Share Email Print
cover

Proceedings Paper

Microwave-optical study of an As(III) derivative of Eco RI methylase
Author(s): August H. Maki; Desiree H. H. Tsao
Format Member Price Non-Member Price
PDF $14.40 $18.00

Paper Abstract

The authors report on the formation of an unusually stable As(III)-thiolate with a single 'high- affinity' cysteine (Cys) of E. coli RI methylase, monitored via its influence on a neighboring tryptophan (Trp) residue in the enzyme structure. The binding was studied by Trp fluorescence quenching, low temperature phosphorescence and triplet state optically detected magnetic resonance (ODMR) of the intrinsic Trp residue(s). The affected Trp is subject to an external heavy atom effect (HAE) from arsenic, quenching its fluorescence and reducing its phosphorescence lifetime from 6 sec to ca. 70 msec. The enzyme high affinity binding site has at least 27 times the affinity for As(III) as does a typical sulfhydryl reagent, HSCH2CONH2. The accessibility of the arsenical to this Cys site was reduced upon formation of the ternary complex methylase-DNA-sinefungin, suggesting a local conformational change in the enzyme when DNA is bound. The enzymatic activity assay of methylase is not affected by the addition of a 1:1 molar ratio of the arsenical to the methylase, but incubation with an excess of As(III) causes complete loss of enzymatic activity. This suggests that the high- affinity Cys residue is not a part of the active site of the enzyme, but the addition of a molar excess of arsenical to the enzyme derivatizes the Cys residue known to be located in the active site.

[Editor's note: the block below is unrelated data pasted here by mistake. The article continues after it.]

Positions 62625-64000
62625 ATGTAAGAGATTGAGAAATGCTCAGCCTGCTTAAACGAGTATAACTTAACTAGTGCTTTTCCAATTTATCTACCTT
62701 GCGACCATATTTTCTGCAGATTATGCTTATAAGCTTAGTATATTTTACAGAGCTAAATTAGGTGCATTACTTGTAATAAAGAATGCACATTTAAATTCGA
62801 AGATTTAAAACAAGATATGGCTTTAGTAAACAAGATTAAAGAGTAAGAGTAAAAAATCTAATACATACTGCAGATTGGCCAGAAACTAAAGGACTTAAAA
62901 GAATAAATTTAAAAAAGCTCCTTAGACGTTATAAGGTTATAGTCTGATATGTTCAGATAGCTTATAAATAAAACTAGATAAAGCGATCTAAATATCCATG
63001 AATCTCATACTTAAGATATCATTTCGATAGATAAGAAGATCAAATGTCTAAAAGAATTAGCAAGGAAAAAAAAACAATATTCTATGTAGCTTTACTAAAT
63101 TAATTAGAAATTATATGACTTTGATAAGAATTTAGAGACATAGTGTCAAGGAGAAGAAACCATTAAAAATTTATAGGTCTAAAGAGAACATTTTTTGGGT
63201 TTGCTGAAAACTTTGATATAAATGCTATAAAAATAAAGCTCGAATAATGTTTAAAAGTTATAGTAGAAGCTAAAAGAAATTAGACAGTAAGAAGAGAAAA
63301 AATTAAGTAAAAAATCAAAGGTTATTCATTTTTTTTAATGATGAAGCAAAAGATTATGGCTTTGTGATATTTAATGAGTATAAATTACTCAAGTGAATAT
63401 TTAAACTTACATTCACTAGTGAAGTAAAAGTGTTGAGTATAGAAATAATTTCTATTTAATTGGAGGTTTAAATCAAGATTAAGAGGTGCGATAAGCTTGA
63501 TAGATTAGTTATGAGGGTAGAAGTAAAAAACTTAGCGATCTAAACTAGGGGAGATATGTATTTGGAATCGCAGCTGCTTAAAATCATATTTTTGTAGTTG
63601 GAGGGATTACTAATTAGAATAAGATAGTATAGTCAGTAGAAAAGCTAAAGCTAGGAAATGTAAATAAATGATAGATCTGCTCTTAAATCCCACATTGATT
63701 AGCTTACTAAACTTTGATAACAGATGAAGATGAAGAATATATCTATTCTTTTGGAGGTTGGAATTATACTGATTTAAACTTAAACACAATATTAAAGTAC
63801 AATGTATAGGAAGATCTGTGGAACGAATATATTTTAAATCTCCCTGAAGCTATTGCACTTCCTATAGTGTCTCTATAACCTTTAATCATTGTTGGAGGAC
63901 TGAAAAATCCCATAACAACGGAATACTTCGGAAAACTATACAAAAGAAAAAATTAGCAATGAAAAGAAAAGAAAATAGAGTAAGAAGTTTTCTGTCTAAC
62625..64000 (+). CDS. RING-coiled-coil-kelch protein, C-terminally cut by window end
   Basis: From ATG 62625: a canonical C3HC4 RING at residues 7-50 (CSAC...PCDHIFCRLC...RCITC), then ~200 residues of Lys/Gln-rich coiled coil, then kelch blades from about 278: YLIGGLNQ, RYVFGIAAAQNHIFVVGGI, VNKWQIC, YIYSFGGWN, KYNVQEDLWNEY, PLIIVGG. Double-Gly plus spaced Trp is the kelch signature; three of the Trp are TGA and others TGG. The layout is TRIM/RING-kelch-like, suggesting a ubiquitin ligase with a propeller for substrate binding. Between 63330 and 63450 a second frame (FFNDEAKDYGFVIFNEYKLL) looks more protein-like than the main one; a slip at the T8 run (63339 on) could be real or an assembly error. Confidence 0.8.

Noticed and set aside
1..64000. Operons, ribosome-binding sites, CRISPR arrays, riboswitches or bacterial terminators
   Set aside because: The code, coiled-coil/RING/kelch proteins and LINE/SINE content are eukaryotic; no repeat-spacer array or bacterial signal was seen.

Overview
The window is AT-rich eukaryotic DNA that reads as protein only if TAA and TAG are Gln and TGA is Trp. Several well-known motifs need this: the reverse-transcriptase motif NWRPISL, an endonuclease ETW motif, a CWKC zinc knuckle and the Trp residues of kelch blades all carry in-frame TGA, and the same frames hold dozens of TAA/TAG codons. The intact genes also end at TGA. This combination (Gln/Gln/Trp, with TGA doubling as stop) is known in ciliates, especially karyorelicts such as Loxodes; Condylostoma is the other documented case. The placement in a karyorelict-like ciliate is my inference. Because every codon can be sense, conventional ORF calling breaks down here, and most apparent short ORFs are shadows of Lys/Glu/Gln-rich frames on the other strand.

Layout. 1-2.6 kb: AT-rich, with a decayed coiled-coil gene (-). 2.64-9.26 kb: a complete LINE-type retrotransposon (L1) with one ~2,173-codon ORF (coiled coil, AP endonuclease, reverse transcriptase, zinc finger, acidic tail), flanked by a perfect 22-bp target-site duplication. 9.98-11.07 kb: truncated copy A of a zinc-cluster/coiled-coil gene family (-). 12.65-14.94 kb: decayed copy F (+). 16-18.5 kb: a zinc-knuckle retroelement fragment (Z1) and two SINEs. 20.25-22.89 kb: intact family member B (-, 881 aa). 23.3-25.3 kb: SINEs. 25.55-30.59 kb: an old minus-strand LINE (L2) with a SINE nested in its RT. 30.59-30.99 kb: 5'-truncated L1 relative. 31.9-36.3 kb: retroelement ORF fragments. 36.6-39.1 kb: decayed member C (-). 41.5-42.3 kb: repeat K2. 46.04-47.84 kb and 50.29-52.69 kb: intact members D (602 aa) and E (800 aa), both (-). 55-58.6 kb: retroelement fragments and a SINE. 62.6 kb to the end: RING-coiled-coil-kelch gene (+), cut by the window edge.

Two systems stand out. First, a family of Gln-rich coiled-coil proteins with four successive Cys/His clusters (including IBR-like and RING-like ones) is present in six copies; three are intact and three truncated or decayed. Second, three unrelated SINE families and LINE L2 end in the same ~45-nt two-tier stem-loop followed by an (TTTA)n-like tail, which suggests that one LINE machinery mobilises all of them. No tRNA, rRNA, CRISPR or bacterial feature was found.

Paper Details

Date Published: 1 June 1991
PDF: 10 pages
Proc. SPIE 1432, Biomolecular Spectroscopy II, (1 June 1991); doi: 10.1117/12.44212
Show Author Affiliations
August H. Maki, Univ. of California/Davis (United States)
Desiree H. H. Tsao, Univ. of California/Davis (United States)


Published in SPIE Proceedings Vol. 1432:
Biomolecular Spectroscopy II
Robert R. Birge; Laurence A. Nafie, Editor(s)

© SPIE. Terms of Use
Back to Top